I’m going to make a case the problem with church is a pandemic, not a localized infection. To do this I have to focus in and separate by discussing the role of Jesus as it has been forgotten, the undeath of church, and the real death of the broken. While I do this, I’m using Fig Tree to give the dead voice. I am going to let the ghosts of former congregants speak to you.
I’m writing these things not because I enjoy watching it burn. Conversely, I’ve made multiple efforts to seek restoration and healing. Those efforts were never met with hostility, but ambivalence. If that ambivalence was intentional I would be calling to burn it down. Burn it to the ground, leave nothing but char marks. I, however, believe the church’s ambivalence is a symptom of the pandemic.
Back in 1999 an episode of Futurama aired titled, “When Aliens Attack.” In the said episode the aliens of Omicron Persei 8 were watching episodes of a show mocking Ally McBeal: Single Female Lawyer. If all of this is going over your head, it’s okay. I’ve linked the synopsis to the post, and the synopsis isn’t terribly important to this story.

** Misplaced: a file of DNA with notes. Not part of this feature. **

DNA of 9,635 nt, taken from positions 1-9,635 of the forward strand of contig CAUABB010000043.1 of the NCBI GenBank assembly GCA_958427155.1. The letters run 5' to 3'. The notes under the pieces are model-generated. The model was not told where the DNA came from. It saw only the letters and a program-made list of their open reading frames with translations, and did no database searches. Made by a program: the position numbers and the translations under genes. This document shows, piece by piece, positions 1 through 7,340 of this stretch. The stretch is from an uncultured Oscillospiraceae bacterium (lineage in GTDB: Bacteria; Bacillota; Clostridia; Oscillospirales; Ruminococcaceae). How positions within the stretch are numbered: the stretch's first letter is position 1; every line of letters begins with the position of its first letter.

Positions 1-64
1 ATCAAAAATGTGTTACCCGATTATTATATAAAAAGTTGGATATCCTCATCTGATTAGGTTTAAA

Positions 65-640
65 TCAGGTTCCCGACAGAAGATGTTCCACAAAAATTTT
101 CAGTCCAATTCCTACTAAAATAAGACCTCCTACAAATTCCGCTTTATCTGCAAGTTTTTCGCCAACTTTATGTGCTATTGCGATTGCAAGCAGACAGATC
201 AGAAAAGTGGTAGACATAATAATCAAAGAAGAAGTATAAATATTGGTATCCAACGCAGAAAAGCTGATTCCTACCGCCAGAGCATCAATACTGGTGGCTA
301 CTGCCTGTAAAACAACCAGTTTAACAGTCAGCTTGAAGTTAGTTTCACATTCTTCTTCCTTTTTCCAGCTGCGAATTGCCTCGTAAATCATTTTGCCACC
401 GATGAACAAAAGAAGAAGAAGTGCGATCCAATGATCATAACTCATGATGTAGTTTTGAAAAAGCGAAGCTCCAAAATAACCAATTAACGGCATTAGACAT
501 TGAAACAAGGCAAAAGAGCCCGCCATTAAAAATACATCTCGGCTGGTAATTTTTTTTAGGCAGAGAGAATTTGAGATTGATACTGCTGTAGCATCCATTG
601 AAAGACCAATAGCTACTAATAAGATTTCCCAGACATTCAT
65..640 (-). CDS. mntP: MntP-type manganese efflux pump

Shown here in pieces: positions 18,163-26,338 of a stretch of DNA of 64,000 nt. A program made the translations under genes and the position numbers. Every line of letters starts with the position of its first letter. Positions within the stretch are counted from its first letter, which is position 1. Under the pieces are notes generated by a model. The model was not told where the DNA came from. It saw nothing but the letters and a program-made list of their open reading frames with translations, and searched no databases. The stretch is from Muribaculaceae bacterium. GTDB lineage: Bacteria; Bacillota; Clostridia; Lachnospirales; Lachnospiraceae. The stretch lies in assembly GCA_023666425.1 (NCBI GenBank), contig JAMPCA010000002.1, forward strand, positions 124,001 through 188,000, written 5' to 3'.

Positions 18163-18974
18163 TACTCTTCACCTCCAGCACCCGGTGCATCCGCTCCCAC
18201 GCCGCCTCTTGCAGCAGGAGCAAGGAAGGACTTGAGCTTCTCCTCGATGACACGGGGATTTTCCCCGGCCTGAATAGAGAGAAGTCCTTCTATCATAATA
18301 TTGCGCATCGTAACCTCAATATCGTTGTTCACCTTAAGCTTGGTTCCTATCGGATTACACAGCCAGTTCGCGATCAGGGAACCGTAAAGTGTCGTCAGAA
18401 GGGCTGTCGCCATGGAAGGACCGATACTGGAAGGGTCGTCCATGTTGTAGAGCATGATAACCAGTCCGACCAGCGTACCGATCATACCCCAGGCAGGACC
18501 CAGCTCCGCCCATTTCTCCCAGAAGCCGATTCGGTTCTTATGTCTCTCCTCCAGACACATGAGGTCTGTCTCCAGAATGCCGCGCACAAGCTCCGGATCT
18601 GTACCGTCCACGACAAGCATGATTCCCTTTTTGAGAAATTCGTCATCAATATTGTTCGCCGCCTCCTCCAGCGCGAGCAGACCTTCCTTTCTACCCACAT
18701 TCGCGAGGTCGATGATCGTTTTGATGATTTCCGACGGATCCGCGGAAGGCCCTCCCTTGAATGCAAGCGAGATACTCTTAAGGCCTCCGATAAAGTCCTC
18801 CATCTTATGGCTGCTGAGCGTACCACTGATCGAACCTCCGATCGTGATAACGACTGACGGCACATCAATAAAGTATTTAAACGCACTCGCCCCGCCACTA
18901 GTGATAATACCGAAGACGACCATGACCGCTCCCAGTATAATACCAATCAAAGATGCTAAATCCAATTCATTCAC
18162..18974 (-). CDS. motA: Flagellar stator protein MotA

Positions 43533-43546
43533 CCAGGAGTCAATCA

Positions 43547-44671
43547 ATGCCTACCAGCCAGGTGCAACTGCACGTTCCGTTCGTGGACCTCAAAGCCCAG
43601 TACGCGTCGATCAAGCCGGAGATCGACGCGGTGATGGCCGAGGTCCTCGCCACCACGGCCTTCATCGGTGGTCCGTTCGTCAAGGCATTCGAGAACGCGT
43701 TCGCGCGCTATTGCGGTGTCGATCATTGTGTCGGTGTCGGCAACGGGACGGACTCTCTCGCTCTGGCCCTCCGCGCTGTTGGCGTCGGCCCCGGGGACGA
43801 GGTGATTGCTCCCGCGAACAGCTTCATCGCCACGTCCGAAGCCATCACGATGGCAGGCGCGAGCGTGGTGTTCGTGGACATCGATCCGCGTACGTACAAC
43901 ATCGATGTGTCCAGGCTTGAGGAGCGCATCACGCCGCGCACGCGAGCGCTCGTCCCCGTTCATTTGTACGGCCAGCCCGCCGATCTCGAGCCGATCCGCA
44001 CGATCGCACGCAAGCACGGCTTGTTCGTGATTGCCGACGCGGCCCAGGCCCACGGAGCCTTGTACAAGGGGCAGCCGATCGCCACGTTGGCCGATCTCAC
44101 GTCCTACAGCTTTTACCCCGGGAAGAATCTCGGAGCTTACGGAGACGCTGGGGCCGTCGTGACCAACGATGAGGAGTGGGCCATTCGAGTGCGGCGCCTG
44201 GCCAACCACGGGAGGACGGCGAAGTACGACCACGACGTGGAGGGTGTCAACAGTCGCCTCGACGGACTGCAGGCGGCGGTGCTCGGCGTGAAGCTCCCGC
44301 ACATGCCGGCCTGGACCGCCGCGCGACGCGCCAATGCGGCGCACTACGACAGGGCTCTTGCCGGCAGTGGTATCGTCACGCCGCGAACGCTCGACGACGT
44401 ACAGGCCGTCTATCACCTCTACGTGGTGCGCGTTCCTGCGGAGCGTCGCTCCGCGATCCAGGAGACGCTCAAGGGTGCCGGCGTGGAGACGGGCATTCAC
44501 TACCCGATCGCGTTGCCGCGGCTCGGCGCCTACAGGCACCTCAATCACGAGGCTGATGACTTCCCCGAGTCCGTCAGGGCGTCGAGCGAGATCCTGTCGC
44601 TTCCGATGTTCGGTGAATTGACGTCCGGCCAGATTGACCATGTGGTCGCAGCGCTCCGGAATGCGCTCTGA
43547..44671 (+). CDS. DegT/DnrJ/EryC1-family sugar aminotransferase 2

Near the beginning of the episode the Omicrons discover their favorite show was cancelled during a cliffhanger episode. Enraged, they go to Earth and threaten destruction if they don’t produce more programming. In a throwaway line, they learned all cassettes were destroyed during the second coming of Jesus. One of the title characters, Farnsworth says, “Sweet Zombie Jesus.”
The throwaway joke sorta died it’s own forgettable death. Probably getting a general chuckle as viewers watched Futurama in syndication, until around 2005 when it picked up a new life as a jab. It became a way for atheists to make fun of Christians. I would call this one low hanging fruit, but typically low hanging fruit is the staple of making fun of groups on the internet. Quick jabs for upvotes.